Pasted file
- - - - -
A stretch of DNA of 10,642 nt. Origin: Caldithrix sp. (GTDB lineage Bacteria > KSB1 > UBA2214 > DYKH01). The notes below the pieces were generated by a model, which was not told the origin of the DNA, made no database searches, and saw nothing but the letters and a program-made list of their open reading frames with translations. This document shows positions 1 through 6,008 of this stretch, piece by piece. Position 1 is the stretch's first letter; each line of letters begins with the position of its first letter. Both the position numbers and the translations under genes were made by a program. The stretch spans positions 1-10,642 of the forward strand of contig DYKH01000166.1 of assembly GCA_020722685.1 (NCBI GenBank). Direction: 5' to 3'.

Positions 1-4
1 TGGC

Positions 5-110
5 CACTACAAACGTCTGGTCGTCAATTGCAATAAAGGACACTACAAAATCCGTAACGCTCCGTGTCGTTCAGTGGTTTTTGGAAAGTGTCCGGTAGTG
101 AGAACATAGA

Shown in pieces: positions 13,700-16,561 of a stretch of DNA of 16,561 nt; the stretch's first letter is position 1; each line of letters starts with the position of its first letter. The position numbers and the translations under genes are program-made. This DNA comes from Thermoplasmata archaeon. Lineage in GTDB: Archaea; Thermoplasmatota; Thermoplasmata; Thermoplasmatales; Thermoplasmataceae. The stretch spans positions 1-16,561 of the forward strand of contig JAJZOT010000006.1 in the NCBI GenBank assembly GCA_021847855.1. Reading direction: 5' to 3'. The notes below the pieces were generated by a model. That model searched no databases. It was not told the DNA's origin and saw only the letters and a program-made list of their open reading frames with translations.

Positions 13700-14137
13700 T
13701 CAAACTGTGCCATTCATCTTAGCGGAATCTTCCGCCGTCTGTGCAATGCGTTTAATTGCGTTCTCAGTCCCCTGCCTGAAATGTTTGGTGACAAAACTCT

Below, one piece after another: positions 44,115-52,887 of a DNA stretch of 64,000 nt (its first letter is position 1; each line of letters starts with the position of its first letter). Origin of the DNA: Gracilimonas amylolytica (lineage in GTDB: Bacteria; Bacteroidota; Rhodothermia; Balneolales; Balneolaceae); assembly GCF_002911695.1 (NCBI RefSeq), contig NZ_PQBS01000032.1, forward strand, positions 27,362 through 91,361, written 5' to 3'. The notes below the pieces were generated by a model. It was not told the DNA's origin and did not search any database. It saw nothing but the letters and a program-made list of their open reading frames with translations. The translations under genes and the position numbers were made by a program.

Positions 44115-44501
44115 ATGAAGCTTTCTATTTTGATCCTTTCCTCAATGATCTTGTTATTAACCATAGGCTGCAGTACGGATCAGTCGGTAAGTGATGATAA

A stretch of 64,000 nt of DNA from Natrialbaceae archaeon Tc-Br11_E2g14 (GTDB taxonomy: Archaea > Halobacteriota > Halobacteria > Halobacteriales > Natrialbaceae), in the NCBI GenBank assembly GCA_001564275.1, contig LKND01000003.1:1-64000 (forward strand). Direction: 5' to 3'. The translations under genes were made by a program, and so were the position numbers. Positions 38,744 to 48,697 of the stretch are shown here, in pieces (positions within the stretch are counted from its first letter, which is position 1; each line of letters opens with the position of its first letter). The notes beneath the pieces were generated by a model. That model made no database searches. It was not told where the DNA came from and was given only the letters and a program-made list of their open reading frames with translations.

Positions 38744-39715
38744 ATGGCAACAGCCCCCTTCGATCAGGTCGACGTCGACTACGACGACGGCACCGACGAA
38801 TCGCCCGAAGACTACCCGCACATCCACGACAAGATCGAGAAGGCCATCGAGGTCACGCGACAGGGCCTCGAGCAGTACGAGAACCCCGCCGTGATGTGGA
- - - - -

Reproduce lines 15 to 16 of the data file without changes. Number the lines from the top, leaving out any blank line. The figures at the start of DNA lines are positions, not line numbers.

Positions 38744-39715
38744 ATGGCAACAGCCCCCTTCGATCAGGTCGACGTCGACTACGACGACGGCACCGACGAA